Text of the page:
A handful of Queensborough Community College students gathered with Holocaust survivors Tuesday to look back on the experiences they shared while interviewing and preserving the survivors’ stories for generations to come.
Arthur Flug, executive director of the Harriet and Kenneth Kupferberg Holocaust Resource Center and Archives, told the 11 students that their internship did not end with the fall semester — instead it would continue with them throughout their lives.
“This internship is going on as long as you go on,” he said. “The biggest fear [of survivors] is not getting old and dying. They fear their stories will be forgotten. Your internship is like an insurance policy.”
The students began the semester learning about the Holocaust through speeches, readings and videos and were then trained on how to interview a survivor.
Some of the students were shocked by the stories they heard and said the lessons they learned in history books could not compare to the visceral emotions of the firsthand tales.
Danielle Del Priore, 19, said Ethel Katz was only 20 years old when her entire family was killed.
“I can’t imagine what that’s like,” she said, and thanked the survivor for sharing her story. “I’ll never forget it. I’ll tell my children and my grandchildren because this story should never be forgotten.”
Katz, who has participated in the program for seven years, reiterated the importance of repeating survivors’ stories.
“You have to tell them about one of the greatest crimes committed in human history,” she said. “You have to remember that there are not that many survivors left. Don’t forget you will have to fight the deniers. It’s a big job.”
State Assemblymen Rory Lancman (D-Fresh Meadows) and Ed Braunstein (D-Bayside) and City Councilman Peter Koo (R-Flushing) were on hand to congratulate the students, as well as representatives from Councilman Mark Weprin’s (D-Oakland Gardens) and Assemblywoman Grace Meng’s (D-Flushing) offices.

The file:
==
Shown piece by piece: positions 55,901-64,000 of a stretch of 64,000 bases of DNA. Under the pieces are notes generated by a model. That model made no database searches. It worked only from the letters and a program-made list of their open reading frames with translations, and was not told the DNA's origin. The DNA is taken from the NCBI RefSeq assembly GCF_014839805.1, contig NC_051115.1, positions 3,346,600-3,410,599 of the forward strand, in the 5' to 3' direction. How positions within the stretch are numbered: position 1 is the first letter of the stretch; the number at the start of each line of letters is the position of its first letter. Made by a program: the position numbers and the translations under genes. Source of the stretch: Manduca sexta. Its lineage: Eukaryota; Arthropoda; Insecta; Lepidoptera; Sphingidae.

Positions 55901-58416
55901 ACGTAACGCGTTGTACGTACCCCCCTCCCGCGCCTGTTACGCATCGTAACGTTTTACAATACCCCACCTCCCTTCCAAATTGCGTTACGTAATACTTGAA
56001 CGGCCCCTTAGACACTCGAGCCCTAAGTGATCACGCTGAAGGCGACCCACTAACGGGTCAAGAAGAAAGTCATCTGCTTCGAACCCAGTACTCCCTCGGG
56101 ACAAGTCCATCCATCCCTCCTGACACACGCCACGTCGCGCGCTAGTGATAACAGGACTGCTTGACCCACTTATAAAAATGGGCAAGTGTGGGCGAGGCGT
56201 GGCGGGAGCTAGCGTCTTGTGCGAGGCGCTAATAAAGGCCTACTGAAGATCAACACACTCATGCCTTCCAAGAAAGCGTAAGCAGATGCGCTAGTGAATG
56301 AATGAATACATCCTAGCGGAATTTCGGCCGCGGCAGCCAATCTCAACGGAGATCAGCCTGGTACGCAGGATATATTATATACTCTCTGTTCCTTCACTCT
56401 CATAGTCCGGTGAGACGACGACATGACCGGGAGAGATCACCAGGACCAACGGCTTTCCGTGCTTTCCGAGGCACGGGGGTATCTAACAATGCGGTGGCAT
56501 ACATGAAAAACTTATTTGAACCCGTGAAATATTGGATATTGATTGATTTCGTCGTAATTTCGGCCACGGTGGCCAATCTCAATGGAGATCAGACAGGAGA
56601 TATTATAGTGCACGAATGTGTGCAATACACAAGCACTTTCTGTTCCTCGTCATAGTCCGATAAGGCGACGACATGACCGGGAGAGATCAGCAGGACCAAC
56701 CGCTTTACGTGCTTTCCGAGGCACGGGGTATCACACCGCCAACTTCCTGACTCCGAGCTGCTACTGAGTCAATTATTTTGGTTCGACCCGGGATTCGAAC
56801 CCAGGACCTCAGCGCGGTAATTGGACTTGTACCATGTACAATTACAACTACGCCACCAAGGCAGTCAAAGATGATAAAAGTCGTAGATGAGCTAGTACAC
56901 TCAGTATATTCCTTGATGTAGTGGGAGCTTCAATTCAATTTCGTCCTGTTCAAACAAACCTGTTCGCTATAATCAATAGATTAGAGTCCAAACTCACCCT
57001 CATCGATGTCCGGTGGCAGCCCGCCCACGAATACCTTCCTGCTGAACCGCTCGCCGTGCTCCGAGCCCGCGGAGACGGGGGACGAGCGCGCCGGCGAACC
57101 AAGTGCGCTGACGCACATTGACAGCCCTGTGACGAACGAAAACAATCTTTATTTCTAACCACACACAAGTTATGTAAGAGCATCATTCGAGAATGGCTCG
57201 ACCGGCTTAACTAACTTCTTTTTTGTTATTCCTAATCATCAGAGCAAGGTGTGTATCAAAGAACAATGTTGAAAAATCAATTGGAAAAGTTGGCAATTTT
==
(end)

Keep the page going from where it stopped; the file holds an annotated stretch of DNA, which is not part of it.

“These students have done tremendous and important work,” Lancman said. “We have to ensure that firsthand accounts of the horrors of the Holocaust are documented today so they cannot be forgotten or contradicted in the future.”
Several students became emotional while recounting their survivors’ stories, and while some focused on the stark contrasts between their lives, others noted the similarities.
Joshua Oladiti, a Nigerian native, has been living in the United States for three years, separated from his family.
“I came from a family of eight. My sister died at the age of 25,” he said.
Oladiti said he could identify with the anti-Semitism Rosie Liebman experienced.
“I tried to put myself in her shoes. What would I have done? When she spoke, she reminded me of my mom.”
Liebman said she was ambivalent about sharing her story — that is, until she realized how much she shared in common with Oladiti, a Catholic persecuted for his beliefs in a Muslim country.
“I felt very at ease telling my story to him,” she said.
Reach reporter Rich Bockmann by e-mail at rbockmann@
©2012 Community News Group
By submitting this comment, you agree to the following terms:
You agree that you, and not TimesLedger.com or its affiliates, are fully responsible for the content that you post. You agree not to post any abusive, obscene, vulgar, slanderous, hateful, threatening or sexually-oriented material or any material that may violate applicable law; doing so may lead to the removal of your post and to your being permanently banned from posting to the site. You grant to TimesLedger.com the royalty-free, irrevocable, perpetual and fully sublicensable license to use, reproduce, modify, adapt, publish, translate, create derivative works from, distribute, perform and display such content in whole or in part world-wide and to incorporate it in other works in any form, media or technology now known or later developed.